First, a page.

* TSX up 24.10 points, or 0.21 percent, at 11,567.57
* Bank of Canada raises rates, issues dovish statement
* Chinese stocks influence overcomes weak U.S. results (Adds details, quote)
By Jennifer Kwan
TORONTO, July 20 (Reuters) - Toronto's main stock index climbed on Tuesday morning after opening lower as commodity prices took their cue from strong Chinese equities, pushing up the index's heavily weighted resource issues.
The TSX's materials sector, up 1.6 percent, led the move higher [GOL/] [MET/L]. Barrick Gold (ABX.TO) rose 1.5 percent to C$44.56, while Teck Resources TCKb.TO rallied 4 percent to C$34.38.
The TSX tracked the Shanghai composite index .SSEC, which rose 2 percent to its highest close in three weeks, buoyed by property stocks, as investors gained confidence that Beijing's property policy would hold steady for the rest of the year after a series of tightening steps. [MKTS/GLOB]
"We had a stronger Chinese stock market and the Chinese stock market has been in the doldrums for a while. That's starting to show some signs of life," said Barry Schwartz, vice-president and portfolio manager at Baskin Financial Services.
At 10:48 a.m. (1448 GMT), the Toronto Stock Exchange's S&P/TSX composite index .GSPTSE was up 24.10 points, or 0.21 percent, to 11,567.57, with four of its 10 main groups higher.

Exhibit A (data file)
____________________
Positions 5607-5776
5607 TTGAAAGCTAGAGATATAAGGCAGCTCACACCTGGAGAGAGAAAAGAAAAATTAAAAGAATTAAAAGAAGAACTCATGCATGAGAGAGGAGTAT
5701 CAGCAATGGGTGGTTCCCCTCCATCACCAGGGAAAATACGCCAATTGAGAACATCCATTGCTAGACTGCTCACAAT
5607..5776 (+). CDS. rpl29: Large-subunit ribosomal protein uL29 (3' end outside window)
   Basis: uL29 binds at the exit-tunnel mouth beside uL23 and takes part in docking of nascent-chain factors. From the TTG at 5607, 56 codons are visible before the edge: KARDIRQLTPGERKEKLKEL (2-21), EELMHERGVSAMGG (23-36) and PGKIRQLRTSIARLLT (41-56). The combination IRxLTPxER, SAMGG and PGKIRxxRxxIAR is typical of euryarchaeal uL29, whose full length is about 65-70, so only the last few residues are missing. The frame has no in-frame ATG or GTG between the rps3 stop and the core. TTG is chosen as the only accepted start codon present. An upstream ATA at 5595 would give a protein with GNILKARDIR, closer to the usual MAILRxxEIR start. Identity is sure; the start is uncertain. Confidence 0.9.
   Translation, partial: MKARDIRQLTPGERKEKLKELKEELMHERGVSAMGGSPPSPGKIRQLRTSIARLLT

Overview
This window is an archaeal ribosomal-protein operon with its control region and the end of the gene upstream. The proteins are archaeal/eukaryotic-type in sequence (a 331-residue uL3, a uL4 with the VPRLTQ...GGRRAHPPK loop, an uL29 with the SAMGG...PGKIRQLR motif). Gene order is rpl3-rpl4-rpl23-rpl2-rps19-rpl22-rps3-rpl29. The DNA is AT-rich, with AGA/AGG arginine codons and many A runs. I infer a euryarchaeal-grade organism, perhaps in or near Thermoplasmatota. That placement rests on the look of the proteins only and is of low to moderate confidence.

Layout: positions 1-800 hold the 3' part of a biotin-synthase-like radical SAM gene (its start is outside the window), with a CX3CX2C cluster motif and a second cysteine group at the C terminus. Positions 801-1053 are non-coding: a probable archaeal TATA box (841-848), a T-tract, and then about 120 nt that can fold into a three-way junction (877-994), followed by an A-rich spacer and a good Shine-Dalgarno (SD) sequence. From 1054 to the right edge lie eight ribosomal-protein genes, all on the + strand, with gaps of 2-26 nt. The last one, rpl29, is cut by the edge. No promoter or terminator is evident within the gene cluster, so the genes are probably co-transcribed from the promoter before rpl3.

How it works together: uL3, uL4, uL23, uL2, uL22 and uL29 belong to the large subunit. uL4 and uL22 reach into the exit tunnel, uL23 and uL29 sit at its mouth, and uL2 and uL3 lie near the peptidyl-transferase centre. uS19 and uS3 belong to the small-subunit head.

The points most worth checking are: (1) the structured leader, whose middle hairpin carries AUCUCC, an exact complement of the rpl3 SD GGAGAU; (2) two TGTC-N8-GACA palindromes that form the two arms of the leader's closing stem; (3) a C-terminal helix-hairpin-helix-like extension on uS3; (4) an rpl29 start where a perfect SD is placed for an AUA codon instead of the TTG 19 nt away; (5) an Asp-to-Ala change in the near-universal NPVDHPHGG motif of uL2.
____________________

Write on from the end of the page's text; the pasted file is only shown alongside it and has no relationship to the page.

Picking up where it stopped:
Also helping to keep the index afloat was a rebound in oil prices, which lifted energy shares 0.4 percent. Suncor Energy (SU.TO) climbed 0.7 percent to C$32.77. [O/R]
Financials weighed to the downside, with Royal Bank of Canada (RY.TO) off 0.5 percent at C$53.39, in line with weakness in U.S. banks, after Goldman Sachs Group (GS.N) posted lower quarterly earnings. [ID:nN19184420]
Other disappointing U.S. results included International Business Machines Corp (IBM.N) and Texas Instruments Inc TXN.N.
"The market is trying to assess the impact of what happened with the European debt crisis and the global slowdown on corporate profitability so that's really what the earnings season is telling us," said Jean-Francois Dion, vice-president and portfolio advisor at RBC Dominion Securities.
"So far, the comments from management kind of suggest that the impact is starting to be felt already."
Elsewhere, the Bank of Canada raised its key interest rate, as expected, but cautioned that the domestic and global economic recovery would be slower than previously expected. [ID:nN20251478]
After the rate announcement, the Canadian dollar fell slightly against its U.S. counterpart. [CAD/]
"It was a little more dovish than we expected, but I'd say overall it was fairly close to expectations," Dion said.
"We still think the Canadian market is driven much more by what happens globally."
$1=$1.06 Canadian Reporting by Jennifer Kwan; editing by Rob Wilson